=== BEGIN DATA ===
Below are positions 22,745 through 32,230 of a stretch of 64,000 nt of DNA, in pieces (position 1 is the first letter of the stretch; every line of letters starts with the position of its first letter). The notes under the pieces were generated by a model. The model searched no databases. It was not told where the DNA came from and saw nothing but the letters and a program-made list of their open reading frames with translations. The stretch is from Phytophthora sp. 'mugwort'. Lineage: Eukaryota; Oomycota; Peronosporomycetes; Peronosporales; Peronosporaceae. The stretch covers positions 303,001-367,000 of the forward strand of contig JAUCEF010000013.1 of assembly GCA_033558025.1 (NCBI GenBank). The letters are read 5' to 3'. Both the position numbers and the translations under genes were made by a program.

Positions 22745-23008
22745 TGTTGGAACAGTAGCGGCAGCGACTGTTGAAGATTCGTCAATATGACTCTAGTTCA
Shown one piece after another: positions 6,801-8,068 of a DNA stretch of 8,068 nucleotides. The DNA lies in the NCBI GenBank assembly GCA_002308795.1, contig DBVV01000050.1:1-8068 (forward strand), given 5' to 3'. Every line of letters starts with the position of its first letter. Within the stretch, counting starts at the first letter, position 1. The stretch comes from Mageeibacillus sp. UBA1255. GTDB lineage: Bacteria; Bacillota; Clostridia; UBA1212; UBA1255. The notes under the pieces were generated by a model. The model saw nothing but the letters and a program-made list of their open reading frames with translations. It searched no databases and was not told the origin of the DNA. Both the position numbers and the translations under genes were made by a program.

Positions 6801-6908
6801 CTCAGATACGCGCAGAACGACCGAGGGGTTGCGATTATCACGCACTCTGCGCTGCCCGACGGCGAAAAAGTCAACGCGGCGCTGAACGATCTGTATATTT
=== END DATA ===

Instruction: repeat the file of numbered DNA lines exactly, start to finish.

Below are positions 22,745 through 32,230 of a stretch of 64,000 nt of DNA, in pieces (position 1 is the first letter of the stretch; every line of letters starts with the position of its first letter). The notes under the pieces were generated by a model. The model searched no databases. It was not told where the DNA came from and saw nothing but the letters and a program-made list of their open reading frames with translations. The stretch is from Phytophthora sp. 'mugwort'. Lineage: Eukaryota; Oomycota; Peronosporomycetes; Peronosporales; Peronosporaceae. The stretch covers positions 303,001-367,000 of the forward strand of contig JAUCEF010000013.1 of assembly GCA_033558025.1 (NCBI GenBank). The letters are read 5' to 3'. Both the position numbers and the translations under genes were made by a program.

Positions 22745-23008
22745 TGTTGGAACAGTAGCGGCAGCGACTGTTGAAGATTCGTCAATATGACTCTAGTTCA
Shown one piece after another: positions 6,801-8,068 of a DNA stretch of 8,068 nucleotides. The DNA lies in the NCBI GenBank assembly GCA_002308795.1, contig DBVV01000050.1:1-8068 (forward strand), given 5' to 3'. Every line of letters starts with the position of its first letter. Within the stretch, counting starts at the first letter, position 1. The stretch comes from Mageeibacillus sp. UBA1255. GTDB lineage: Bacteria; Bacillota; Clostridia; UBA1212; UBA1255. The notes under the pieces were generated by a model. The model saw nothing but the letters and a program-made list of their open reading frames with translations. It searched no databases and was not told the origin of the DNA. Both the position numbers and the translations under genes were made by a program.

Positions 6801-6908
6801 CTCAGATACGCGCAGAACGACCGAGGGGTTGCGATTATCACGCACTCTGCGCTGCCCGACGGCGAAAAAGTCAACGCGGCGCTGAACGATCTGTATATTT